This is an archive of the ArtCat Zine, 2007-2009. Please visit our new project, IDIOM.
Early Worm Gets the Bird
Skinny punk rockers don't just inhabit a solipsistic world of their own personal minds. Theirs is a closed world, sure, but one that triggers the common curiosity and sends it to wander through the landscape of visual bombardments that comprise their persona. If, after all, behind the facade, there lies a phantasmagorical place of monsters, creatures, and colorful incarnations of fleshy beings that stem directly from the well-earned street cred of any respectable rock star hipster, then art and life have just converged in the most auspicious of circumstances. Cinders, the small and clever gallery in Williamsburg that consistently boasts art and cool that is as visually entertaining as its spectators and openings parties, brings us an exhibition titled "Early Worm Gets the Bird" with new work by Brian Chippendale, Jung Hong, and Kevin Hooyman. The artists share their infectious fantasies and deep-rooted obsessions of all the creatures, characters and fantastical places that embody the cornucopia of colors and shapes in the exhibition. The work is about ingesting, expelling, conceding to all things scary and insidious while intimating all the potential for new life through regeneration.
Brian Chippendale, whose collages have the neon putridness of a Crayola box, reminds us that colors range indefinitely while their actual nature is toxic and plastic, much like the subject matter of his loud compositions. Chippendale, who drums with his bassist and second half of Lightning Bolt, is no stranger to noise. Loud, pulsating rhythms prevail through amped up antics of life-affirming passion that let you lose control again. Such is his music and such is his art because a true artist conflates and converges while upholding the hardcore credo of his essence with utter honesty. Jung Hong, who shares a warehouse with Chippendale in Providence, RI, brings her lust for life in the most literal sense onto the visual canvas. Each construction encompasses a terrarium that hosts a living plant as it grows and battles for survival amidst the maelstrom of hellish obstacles. Apparently, she has over two hundred plants at home, bringing life to her industrial home-scape and to each art work she undertakes. Hooyman's all-over drawings reflect the obsessive hand of a deft precision that makes each work stunningly worthy of some serious inspection. Incidentally, he lives in the town of Climax, NY, a happenstance that adds such poignancy to an otherwise overlooked convention.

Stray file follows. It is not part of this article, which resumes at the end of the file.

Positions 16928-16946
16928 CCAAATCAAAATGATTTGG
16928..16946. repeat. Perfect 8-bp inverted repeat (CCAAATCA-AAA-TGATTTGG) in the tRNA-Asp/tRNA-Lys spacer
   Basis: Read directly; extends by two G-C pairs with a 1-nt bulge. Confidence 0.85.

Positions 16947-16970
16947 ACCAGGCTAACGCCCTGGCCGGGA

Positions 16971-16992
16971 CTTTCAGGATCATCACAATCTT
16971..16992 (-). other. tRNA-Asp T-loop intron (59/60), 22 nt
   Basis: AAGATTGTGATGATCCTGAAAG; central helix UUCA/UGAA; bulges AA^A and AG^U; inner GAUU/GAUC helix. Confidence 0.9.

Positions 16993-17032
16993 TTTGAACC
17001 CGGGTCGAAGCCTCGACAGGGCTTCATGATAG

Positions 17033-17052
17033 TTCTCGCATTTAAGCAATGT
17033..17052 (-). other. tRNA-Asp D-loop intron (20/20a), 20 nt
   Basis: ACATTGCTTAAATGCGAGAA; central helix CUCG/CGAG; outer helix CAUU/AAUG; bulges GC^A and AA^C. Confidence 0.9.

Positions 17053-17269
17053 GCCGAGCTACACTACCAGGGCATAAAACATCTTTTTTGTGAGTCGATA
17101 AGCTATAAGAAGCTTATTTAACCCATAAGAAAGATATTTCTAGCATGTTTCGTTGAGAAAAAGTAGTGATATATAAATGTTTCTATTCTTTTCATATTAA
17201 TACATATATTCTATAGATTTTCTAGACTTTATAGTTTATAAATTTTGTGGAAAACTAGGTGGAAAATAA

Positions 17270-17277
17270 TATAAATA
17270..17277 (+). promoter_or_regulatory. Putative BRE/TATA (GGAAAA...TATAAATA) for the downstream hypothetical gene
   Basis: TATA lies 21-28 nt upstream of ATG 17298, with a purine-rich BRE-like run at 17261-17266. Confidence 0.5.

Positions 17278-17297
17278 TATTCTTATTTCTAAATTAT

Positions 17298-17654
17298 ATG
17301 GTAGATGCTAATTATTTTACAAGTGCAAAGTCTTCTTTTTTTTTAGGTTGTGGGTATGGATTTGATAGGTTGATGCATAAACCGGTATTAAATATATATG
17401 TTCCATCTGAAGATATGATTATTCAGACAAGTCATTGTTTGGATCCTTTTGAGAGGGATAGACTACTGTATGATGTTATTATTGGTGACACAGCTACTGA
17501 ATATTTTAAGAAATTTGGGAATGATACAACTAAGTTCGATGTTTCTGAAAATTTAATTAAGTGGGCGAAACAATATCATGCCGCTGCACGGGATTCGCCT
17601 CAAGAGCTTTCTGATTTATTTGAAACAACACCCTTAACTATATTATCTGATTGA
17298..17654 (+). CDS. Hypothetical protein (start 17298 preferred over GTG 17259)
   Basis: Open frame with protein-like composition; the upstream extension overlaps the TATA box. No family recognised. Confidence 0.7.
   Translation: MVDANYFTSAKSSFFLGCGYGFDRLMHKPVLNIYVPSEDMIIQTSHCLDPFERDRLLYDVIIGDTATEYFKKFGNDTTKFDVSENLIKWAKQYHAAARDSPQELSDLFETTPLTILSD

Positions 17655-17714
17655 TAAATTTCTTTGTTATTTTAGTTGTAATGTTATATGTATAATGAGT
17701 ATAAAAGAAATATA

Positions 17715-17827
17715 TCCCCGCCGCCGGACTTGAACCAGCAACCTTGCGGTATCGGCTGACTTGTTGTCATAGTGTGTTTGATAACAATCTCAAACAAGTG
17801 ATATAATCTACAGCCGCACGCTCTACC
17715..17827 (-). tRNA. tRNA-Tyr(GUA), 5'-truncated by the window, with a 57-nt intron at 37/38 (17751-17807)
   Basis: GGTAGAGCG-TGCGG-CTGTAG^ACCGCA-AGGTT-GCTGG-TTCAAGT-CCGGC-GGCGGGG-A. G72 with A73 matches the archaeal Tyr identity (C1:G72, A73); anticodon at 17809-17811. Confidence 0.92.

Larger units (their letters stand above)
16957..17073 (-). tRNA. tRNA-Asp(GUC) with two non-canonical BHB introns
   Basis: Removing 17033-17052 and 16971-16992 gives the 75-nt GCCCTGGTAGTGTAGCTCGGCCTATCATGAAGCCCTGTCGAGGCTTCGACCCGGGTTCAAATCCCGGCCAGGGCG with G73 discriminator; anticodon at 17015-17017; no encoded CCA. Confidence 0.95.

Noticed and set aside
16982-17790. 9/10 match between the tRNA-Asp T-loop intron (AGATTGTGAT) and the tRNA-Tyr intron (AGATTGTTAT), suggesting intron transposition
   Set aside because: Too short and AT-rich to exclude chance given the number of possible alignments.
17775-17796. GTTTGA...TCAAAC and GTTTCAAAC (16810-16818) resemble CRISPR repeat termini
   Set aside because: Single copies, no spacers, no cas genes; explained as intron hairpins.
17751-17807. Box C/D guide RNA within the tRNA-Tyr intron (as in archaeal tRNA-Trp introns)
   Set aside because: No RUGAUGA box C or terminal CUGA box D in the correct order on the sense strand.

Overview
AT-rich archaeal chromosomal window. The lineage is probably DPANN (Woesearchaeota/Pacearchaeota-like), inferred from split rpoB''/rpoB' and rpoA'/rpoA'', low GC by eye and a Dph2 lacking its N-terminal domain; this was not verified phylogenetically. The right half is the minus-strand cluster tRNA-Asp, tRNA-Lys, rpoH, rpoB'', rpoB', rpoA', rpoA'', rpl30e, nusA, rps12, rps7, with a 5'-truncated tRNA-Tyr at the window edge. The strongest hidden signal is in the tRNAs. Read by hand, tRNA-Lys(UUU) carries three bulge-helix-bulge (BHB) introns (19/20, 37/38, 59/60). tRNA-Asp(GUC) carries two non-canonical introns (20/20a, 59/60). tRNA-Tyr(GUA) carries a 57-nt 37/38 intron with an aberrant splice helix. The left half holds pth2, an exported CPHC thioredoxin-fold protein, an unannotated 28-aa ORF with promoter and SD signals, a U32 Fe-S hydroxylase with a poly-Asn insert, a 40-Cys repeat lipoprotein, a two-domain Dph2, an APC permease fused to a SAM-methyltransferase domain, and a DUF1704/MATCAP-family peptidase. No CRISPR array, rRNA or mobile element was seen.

Cinders, whose mostly affordable prints, t-shirts, zines, pins, and imperative "Slingshot" organizers keep its simple concept afloat never disappoints. Each group show is as energetic and PBR-filled as the previous, and as colorful and imaginative as the subsequent will probably be. This year, the gang has the pleasure to participate in the Aqua Fair in Miami during the weekend of Miami Basel. Although I'll still be stuck in somber Brooklyn, jealous as hell of my friends who'll be sipping their roadies on the beach, I'm thoroughly excited for Cinders to bring a chunk of our Brooklyn to the sunny art world overload of Miami. Until they go, you can still check out this show at the gallery.